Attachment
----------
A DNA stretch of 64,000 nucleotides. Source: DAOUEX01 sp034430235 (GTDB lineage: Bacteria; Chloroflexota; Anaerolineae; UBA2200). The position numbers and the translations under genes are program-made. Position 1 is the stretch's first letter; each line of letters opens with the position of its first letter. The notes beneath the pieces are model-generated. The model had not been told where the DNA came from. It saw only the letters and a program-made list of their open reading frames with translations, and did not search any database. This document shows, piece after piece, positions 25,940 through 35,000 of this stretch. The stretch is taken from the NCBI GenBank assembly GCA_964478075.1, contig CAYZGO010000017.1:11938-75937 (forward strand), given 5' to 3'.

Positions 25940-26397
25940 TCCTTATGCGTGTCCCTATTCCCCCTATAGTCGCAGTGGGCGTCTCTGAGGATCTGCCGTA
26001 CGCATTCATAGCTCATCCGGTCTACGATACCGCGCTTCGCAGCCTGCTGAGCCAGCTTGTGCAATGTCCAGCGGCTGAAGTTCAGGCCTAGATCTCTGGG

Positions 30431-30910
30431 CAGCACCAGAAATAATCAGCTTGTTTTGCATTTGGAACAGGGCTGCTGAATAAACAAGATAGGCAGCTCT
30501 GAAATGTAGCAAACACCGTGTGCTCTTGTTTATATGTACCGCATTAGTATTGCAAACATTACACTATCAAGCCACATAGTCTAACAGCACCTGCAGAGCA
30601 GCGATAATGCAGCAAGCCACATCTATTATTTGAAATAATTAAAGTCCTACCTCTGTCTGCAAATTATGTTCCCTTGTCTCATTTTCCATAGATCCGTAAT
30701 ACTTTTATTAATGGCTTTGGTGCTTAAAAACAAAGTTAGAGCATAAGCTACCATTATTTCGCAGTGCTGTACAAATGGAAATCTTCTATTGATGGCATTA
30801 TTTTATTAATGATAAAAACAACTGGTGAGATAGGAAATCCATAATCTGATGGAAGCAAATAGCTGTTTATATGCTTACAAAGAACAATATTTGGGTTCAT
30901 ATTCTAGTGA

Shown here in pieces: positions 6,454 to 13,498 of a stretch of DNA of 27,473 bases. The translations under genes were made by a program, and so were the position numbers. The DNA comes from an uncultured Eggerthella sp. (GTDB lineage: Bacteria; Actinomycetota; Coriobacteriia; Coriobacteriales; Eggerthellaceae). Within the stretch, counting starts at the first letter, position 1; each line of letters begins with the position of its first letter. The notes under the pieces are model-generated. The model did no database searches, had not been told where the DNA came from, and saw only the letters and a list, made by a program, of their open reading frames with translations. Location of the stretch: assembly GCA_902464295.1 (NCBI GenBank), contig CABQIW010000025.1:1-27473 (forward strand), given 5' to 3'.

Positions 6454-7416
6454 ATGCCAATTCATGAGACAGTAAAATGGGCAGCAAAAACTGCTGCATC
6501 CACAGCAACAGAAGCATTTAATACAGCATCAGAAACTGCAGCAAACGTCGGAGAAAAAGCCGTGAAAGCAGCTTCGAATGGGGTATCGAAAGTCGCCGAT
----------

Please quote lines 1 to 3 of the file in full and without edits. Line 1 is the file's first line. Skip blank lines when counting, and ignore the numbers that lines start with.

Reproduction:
A DNA stretch of 64,000 nucleotides. Source: DAOUEX01 sp034430235 (GTDB lineage: Bacteria; Chloroflexota; Anaerolineae; UBA2200). The position numbers and the translations under genes are program-made. Position 1 is the stretch's first letter; each line of letters opens with the position of its first letter. The notes beneath the pieces are model-generated. The model had not been told where the DNA came from. It saw only the letters and a program-made list of their open reading frames with translations, and did not search any database. This document shows, piece after piece, positions 25,940 through 35,000 of this stretch. The stretch is taken from the NCBI GenBank assembly GCA_964478075.1, contig CAYZGO010000017.1:11938-75937 (forward strand), given 5' to 3'.

Positions 25940-26397
25940 TCCTTATGCGTGTCCCTATTCCCCCTATAGTCGCAGTGGGCGTCTCTGAGGATCTGCCGTA